IT was in the waning months of World War II, and Bob Peters was bored. The technical sergeant from Pennsylvania had spent much of the war entertaining his fellow GIs in Italy with some talented strumming on a guitar. Once he had even accompanied the glamorous Marlene Dietrich when she appeared in Naples. But now Sergeant Peters was recuperating in a military hospital. He suddenly found himself with little to interest him ... until he stumbled across a ``very special'' book in the hospital library. It listed 20,000 careers in alphabetical order.
At the time Peters had little idea what profession to pursue once the war was over, so he began with the letter `A.' When he reached `F,' he stopped.
Nothing had captured his imagination until he came across the term ``floraculture.'' Its effect on him was instantaneous and surprising, because as a youngster he had done no gardening beyond helping his mother plant some of her spring-flowering bulbs.
Even so, he felt instinctively that he had found the career he would follow.
If there were a more appropriate one farther on in the book, Peters would never know. In any event he's had reason to be very satisfied with the direction floraculture has taken him in the intervening years.
Peters' Professional Plant Food company, which he founded in 1952, has led the way in dry soluble fertilizer development for the greenhouse industry in the United States. Currently it supplies more product to the greenhouse trade than all others combined. Exports, long a significant earner for the company, have increased in recent years with the decline of the dollar.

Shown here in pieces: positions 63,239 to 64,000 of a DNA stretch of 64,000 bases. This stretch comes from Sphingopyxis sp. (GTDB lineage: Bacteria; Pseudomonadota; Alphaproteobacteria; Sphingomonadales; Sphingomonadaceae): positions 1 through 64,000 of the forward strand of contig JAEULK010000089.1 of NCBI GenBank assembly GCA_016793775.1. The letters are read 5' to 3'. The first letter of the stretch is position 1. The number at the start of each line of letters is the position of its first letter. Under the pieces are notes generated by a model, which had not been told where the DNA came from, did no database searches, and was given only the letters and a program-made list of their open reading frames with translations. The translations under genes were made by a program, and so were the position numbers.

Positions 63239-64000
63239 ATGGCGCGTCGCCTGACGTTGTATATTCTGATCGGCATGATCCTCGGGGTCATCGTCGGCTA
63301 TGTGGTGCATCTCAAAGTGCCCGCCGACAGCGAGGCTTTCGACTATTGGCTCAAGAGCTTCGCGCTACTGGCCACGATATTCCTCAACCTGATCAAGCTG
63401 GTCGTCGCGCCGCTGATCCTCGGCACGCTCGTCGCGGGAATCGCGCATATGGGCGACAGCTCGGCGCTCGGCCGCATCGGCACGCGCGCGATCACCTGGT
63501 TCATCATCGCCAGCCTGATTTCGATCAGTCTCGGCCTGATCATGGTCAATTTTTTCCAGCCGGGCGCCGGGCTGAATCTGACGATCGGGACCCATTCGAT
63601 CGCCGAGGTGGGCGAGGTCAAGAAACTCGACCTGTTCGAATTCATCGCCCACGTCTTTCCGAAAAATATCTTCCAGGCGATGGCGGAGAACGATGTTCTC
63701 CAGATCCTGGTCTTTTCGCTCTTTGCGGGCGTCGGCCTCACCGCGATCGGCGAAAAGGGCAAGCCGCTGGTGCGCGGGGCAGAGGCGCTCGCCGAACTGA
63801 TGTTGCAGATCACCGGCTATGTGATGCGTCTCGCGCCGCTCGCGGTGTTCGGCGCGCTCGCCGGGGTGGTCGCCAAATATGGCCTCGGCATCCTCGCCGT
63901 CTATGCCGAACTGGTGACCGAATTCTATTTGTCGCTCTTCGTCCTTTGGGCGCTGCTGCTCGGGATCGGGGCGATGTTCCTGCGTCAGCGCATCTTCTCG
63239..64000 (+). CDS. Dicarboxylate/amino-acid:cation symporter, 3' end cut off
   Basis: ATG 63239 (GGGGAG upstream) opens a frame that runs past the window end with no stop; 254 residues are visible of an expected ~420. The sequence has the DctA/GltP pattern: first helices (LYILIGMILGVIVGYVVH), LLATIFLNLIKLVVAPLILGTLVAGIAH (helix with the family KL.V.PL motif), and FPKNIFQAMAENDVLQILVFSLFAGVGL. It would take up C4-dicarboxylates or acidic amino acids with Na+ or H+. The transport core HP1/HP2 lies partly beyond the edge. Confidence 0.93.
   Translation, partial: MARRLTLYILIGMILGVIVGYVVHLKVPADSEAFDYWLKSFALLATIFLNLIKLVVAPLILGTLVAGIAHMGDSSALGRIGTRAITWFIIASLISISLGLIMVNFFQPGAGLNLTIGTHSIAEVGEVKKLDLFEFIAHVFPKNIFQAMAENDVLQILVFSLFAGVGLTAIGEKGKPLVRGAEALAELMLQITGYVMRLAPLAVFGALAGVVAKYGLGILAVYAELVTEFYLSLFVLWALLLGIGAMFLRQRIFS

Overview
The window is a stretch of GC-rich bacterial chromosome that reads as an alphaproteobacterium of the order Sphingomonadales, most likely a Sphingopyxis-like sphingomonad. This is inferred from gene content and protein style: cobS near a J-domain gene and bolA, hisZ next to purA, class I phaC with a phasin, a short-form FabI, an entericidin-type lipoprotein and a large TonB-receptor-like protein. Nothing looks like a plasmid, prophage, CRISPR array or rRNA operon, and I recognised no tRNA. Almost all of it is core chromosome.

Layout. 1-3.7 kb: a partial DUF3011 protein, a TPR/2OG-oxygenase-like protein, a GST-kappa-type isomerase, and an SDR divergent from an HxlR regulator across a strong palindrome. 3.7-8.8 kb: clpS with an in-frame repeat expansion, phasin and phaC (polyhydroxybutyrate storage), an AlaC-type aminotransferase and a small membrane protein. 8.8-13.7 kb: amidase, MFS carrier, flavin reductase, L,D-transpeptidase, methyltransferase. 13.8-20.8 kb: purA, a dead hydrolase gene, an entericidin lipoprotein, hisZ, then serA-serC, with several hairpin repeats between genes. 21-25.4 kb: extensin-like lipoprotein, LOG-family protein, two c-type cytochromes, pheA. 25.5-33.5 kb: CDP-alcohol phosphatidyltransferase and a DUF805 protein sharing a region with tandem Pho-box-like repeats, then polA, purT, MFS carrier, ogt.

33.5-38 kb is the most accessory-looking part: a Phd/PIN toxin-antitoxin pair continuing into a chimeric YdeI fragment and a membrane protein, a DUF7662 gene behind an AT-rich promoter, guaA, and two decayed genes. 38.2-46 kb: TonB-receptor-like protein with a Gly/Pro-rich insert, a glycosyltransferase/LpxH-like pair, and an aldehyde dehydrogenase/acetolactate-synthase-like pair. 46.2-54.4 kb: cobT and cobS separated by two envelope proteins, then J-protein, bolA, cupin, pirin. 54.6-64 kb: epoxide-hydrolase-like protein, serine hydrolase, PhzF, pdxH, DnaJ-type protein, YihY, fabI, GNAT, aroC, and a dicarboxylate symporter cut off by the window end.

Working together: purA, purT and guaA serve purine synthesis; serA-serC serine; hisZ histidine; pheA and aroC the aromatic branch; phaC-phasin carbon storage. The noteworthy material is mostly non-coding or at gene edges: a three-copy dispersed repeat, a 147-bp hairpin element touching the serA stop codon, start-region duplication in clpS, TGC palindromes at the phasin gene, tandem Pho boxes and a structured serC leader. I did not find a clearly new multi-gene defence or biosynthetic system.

But what is an established success story today had some rather wobbly beginnings in the early post war years.
After graduating from the Long Island Institute of Agriculture in Farmingdale, N.Y., where plant nutrition was his major interest, Peters set up a soil testing service.
This was the way of the future, he could see, and his newly aquired skills would surely prove invaluable. It was a flawed assumption. A $3,000 investment in direct mailing to 16,000 commercial growers brought back exactly two inquiries!
So Peters took his message on the road in a surplus Army jeep bought with $350 of borrowed money. He would be an on-site consultant, but the first grower's response was a blunt: ``We don't need that.'' The next five said very much the same thing.
At the end of the year he had earned exactly $258 for his services. If it hadn't been for understanding parents-in-law, with whom he and his wife stayed, he would have been out of business almost as fast as he went in.
Then something fortunate happened.
Growers, particularly carnation producers, who were plentiful at the time, suddenly adopted soil sterilization, using steam. This saved them the effort of changing bench soils in the greenhouses every year. But it also threw soil fertility way out of whack. Suddenly Peters's skills were in demand, and the days of $2-a-night motel stops were soon a thing of the past.
Spurred on by the fact that the most suitable fertilizer formulations for his various clients were seldom available, Peters began manufacturing - or rather blending - the various ingredients himself.
For the next eight years he was lab technician, blender, salesman, consultant, chief executive officer, and janitor all rolled in one. But he found the work to his liking and the company grew.
Again it was the carnation that helped Peters get established. His 20-5-30 (nitrogen, phospherous, potassium ratio) blend suited the needs of the once dominant flower to a tee. For this reason, Peters finds it regretful that carnation production has all but vanished from US shores.